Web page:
I took the tour myself and it was incredible and very interesting, although I normally don’t really like history.

Written by Lisa Göbl

Tuesday, 7 March 2017

Houses of Parliament & Big Ben

The official name of the Houses of Parliament is Palace of Westminster and it is located in the city of westminster at the parliament-square.
This is because it was the royal palace before the king moved to Whitehall Palace in 1529. Now the palace is home to the United Kingdom Parliament.

On 5 November 1605, some radical Catholics wanted to blow up the Houses of Parliament. But they were not successful. Guards searched the cellars of the Palace and found 36 barrels of gunpowder. Every year on 5 November people commemorate Guy Fawkes Day (or Gunpowder Day) with fireworks and bonfires.

In 1834, a fire destroyed most of the palace. Between 1840 and 1888, Sir Charles Barry rebuilt the Palace of Westminster and also added the famous clocktower that everybody knows as Big Ben. Actually, it is only the name of the biggest bell in the clock tower, which rings the hour. Big Ben takes its name from Sir Benjamin Hall, who ordered the casting of the 16 ton bell in 1856. The tower called Elizabeth tower since  2012.

The oldest preserved parts of the palace are the Westminster Hall from 1097 and the Jewel Tower, who was built in 1365.

Written by Carina Hueber

Trafalgar Square

Trafalgar Square is a big place which is in the middle of London. It’s the biggest square and since the Middle Ages it’s a central meeting palace. There converge three streets: the Whitehall from Westminster, the Mall from Buckingham palace and the Pall Mall from St. James’s Palace. At Trafalgar Square are often festivals like the “London Film Festival”, “Comedy Festival” or on the 17th of March the St-b Patrick day Festival. But it is also famous for the National Gallery which is the biggest building on the square.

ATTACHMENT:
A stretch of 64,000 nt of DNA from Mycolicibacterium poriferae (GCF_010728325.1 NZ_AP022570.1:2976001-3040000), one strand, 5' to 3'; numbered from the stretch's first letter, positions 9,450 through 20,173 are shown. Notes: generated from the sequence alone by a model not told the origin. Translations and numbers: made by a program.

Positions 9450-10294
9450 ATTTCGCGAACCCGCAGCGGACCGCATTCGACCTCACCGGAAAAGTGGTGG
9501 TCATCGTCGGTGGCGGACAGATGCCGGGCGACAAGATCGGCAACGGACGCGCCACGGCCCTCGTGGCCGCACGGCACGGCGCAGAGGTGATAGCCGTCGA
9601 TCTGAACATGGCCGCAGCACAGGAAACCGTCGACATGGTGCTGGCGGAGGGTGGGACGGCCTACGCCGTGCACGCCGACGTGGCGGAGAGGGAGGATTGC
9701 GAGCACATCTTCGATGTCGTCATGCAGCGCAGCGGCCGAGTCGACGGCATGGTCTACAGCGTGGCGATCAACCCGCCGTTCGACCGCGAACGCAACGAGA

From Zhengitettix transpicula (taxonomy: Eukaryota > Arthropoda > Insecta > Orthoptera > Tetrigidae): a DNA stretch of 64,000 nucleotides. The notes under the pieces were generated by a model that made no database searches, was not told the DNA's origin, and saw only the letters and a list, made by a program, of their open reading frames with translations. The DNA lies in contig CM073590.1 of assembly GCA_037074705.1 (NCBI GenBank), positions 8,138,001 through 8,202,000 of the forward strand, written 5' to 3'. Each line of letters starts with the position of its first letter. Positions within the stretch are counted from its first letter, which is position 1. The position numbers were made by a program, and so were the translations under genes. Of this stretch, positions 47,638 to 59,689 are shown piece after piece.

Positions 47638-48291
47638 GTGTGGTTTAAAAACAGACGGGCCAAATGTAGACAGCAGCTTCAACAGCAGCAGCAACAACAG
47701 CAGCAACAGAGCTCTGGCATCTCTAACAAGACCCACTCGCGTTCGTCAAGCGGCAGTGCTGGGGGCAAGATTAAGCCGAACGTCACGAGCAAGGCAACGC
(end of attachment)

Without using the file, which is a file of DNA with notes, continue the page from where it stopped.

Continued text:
I think we should go there because there is the National Gallery which is nice to watch for sure and the famous Nelson pillar. And it’s also a place where you can recover after a hard sightseeing tour. 

Written by Celina Feischl

Westminster Abbey

Westminster Abbey is a large, mainly Gothic church and the traditional place of coronation and burial site for English or British monarchs. It is a place of worship owned by the royal family.
It is located in the city of Westminster next to the Houses of Parliament. The Abbey contains some of the most glorious medieval architecture in London. 
Originally Westminster Abbey was a monastery church.  It was built in the 11th century under king Edward the confessor. The two main towers were built in the 18th century.